Or, you can just put whole flasks in an airtight container, remove excess air, and place directly in the freezer.
Though I would suggest saving some of the flask as well. That way, the corn is ready for a wide variety of recipes, rather than just a side dish.
After placing the flask in ice water, cut 3/4 of the cores off the flask.
The best way to cut corn off the cob
The best way to cut corn on the cob from the cob is to collect both a large shallow bowl and a small bowl. Then turn the smaller bowl over and place it in the center of the large shallow bowl.
You will use the small bowl as a stand for the corn. Place the stalk end of the corn on the center of the small bowl.
Then cut off the corn on the cob with a sharp knife. The corn falls into the larger bowl and there is less tidying up later.
However, if you are cutting the sweetcorn in preparation for freezing, be careful to cut only 3/4 the depth of the kernels from the cob.
The solid white part that is closest to the center can be bitter and it is best not to eat or freeze this part of the corn.
Repeat this step until all of the ears of corn have been removed from the ears of corn. Again, you can compost the cobs. However, it is best to do this in smaller cut sections.
And if you have chickens, they’ll be happy to help you remove the remaining corn on the cob!
Once the corn has been cut from the cob, it’s time to prep it for the freezer!
Now it’s time for the final step – freezing the sweetcorn!
Divide the corn and place in freezer containers or bags. Remove excess air and seal the container.
This is the step that I really enjoy using my Food Saver on. Not only does it suck the air out of the container, but there is also a place where I can just write the amount and date right on the bags / containers.
I prefer to keep sweetcorn in 1 1/2 cup containers. I use this as a guide as a standard can of corn is about 15 ounces.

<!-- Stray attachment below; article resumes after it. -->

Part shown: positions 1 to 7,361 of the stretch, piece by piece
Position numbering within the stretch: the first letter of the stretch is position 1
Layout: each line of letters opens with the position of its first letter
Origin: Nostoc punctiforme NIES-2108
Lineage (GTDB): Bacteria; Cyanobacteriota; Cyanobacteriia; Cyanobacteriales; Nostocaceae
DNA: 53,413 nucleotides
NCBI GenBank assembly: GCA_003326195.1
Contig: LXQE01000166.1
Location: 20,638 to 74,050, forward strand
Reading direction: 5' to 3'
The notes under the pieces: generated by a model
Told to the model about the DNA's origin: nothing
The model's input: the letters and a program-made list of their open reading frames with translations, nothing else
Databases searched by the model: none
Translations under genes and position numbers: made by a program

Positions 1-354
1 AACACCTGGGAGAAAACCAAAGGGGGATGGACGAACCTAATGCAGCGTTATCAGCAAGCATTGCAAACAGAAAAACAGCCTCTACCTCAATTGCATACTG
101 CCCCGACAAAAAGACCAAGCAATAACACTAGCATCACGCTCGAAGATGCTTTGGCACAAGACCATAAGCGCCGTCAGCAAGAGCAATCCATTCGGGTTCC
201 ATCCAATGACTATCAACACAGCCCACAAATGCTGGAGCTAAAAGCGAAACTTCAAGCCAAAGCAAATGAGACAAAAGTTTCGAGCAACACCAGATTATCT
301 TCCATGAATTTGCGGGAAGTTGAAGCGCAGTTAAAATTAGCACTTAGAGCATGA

So if a recipe calls for 1 can of corn, I can pull a bag of frozen corn out of my freezer and know the measurement will be the same.
However, you can freeze in any amount you want.
Maria and Jim
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How to Freeze Sweet Corn
Pick and use fresh sweet corn
Peel the corn to remove the skin, silk and stem.
Fill a large stock pot 75% full with water and place it on the stove over medium heat until it boils.
When working in batches, put the corn in the boiling water for exactly 3 minutes.
While the corn is cooking, prepare a large bowl with an ice water bath by filling the bowl half full and adding 2 cups of ice.
After the corn has cooked for 3 minutes, use tongs to remove the corn from the boiling water and place it in the ice water bath. Let the corn cool for 3 minutes and then place on a large platter.
Cut the corn off the cob with a sharp knife and leave the bright white part of the kernels on the cob. You want to cut 75% of the depth of the kernels because the white part of the piston is bitter.
Place 1 1/2 cups of corn in freezer-safe bags or containers. Remove air and seal. Label and use within 12 months.
Recipe courtesy of Old World Garden Farms